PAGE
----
Did you know that diagnostic errors cause approximately 160,000 adverse patient events every year? Failure to diagnose and misdiagnosis can cause serious injury and even death. According to the U.S. Department of Health and Human Services, diagnostic error accounts for 17% of preventable errors among hospitalized patients. That same study, based on patients hospitalized in New York in 1984, found that 3.7% of all patients had experienced an accidental injury. Of those patient injuries, 28% were caused by negligent care.
Researchers suggest that there are four main deviations from heuristics (rules of thumb) that can cause doctors and others in the healthcare industry to make diagnosis mistakes.
Those four main categories include:
A doctor can still incorrectly diagnose a patient even when meeting the standard of care. In other words, a doctor isn’t negligent every time they fail to make the correct diagnosis. It is when a doctor’s conduct fails to meet the standard of care and the patient suffers harm as a result that a diagnostic error claim could be established.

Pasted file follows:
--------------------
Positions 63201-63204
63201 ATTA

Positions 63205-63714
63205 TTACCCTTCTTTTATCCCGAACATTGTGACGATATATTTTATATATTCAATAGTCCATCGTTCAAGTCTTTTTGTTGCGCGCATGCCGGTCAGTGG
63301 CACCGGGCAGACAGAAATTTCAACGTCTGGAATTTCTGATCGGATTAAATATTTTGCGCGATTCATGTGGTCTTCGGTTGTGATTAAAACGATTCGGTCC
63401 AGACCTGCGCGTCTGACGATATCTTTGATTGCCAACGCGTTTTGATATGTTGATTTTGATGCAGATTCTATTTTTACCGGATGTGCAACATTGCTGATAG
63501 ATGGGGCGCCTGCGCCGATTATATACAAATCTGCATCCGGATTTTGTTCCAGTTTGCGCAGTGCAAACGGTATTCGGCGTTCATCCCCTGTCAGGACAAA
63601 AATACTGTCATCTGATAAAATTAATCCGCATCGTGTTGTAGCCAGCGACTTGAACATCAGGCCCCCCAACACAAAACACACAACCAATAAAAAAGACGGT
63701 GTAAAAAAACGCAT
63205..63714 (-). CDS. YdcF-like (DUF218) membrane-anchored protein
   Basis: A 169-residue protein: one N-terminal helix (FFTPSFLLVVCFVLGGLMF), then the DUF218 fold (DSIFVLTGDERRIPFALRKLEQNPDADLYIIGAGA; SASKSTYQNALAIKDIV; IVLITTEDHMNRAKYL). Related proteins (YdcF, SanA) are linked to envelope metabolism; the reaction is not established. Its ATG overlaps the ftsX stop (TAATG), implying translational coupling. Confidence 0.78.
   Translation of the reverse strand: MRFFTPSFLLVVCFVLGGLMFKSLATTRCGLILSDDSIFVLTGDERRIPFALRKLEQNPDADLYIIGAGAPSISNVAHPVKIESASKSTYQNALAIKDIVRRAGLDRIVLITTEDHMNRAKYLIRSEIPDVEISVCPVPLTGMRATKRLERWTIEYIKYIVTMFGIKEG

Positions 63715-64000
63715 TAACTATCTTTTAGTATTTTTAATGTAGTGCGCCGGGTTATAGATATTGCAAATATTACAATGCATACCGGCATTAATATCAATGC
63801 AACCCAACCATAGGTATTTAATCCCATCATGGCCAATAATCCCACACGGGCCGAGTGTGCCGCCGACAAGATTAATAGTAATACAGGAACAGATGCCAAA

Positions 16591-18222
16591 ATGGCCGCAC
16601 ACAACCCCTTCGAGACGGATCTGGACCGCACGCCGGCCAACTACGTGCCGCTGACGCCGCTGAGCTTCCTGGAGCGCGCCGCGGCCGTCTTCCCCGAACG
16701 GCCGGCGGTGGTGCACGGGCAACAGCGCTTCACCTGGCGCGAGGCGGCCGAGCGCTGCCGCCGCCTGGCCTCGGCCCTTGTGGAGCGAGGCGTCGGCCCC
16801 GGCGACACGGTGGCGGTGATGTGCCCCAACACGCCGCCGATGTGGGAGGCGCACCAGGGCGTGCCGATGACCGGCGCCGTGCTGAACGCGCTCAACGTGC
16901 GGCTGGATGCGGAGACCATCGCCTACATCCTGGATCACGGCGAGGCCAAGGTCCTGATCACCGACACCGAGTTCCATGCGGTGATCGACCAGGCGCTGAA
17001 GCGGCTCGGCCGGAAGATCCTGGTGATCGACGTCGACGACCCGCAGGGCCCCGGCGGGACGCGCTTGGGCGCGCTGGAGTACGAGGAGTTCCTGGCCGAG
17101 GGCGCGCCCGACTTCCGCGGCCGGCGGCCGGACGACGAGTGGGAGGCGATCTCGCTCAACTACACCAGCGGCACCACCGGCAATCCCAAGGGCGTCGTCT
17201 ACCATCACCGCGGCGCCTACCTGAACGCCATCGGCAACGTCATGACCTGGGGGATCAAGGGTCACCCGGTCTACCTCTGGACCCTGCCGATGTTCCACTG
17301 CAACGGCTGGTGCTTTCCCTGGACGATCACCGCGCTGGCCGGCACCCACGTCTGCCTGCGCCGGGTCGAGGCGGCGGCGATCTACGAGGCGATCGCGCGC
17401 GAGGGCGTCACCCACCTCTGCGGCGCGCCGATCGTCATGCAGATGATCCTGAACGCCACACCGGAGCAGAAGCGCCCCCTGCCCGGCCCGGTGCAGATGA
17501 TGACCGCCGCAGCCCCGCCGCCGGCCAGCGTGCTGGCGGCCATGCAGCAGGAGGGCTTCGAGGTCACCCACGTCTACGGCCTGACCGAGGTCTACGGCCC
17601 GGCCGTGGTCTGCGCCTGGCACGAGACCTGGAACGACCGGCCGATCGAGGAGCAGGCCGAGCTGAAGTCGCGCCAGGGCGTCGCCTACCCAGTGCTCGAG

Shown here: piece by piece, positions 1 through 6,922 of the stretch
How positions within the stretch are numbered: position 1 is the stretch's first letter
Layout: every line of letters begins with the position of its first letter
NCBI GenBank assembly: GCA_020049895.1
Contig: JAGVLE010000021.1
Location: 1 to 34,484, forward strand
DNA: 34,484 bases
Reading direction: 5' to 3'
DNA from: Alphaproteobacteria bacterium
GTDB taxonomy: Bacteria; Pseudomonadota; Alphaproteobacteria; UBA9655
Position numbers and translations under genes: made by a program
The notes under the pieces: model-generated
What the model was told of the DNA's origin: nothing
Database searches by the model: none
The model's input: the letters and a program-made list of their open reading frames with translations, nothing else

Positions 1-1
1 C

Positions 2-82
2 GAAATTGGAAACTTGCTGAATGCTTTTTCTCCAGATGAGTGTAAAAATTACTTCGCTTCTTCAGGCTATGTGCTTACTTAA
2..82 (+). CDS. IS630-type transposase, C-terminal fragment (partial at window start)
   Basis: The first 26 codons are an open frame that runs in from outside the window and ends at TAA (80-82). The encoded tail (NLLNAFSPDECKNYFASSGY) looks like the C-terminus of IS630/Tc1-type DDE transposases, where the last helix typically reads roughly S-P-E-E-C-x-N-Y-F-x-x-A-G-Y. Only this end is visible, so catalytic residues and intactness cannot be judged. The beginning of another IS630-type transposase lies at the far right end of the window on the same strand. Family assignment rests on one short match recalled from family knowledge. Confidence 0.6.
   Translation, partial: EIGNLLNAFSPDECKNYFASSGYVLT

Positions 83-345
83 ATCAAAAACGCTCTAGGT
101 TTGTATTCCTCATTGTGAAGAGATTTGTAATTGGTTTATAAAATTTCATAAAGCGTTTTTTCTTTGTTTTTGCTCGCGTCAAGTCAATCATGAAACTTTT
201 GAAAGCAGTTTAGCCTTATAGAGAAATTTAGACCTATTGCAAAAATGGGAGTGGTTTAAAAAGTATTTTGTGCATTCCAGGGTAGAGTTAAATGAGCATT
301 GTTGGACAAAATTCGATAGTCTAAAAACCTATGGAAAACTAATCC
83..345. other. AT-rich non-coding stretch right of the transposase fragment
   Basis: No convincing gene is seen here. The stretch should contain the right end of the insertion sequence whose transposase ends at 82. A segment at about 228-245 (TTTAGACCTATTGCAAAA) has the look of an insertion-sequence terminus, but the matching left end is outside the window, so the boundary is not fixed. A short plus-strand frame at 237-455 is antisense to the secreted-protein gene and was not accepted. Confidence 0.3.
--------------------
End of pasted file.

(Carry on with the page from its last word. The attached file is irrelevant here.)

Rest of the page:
Some of the most commonly misdiagnosed conditions include:
Generally, medical malpractice claims are established on these four principles:
These cases are extremely complex and best evaluated by an attorney experienced in this field. If you believe that a diagnostic error caused you or a loved one harm, we invite you to contact our firm today. When it comes to your health, a quick and accurate diagnosis is necessary to receive the treatment you need.
If your condition was undiagnosed or misdiagnosed, contact renowned medical malpractice attorneys in New York City for a free consultation.
The Perecman Firm, P.L.L.C.'s team of NYC personal injury attorneys have recovered more than $350 million in verdicts and settlements for their clients. We understand the financial and emotional toll a serious accident can have on your life. That’s why we dedicate ourselves to maximizing your recovery and securing what you deserve.
Medical malpractice. Child’s brain damage.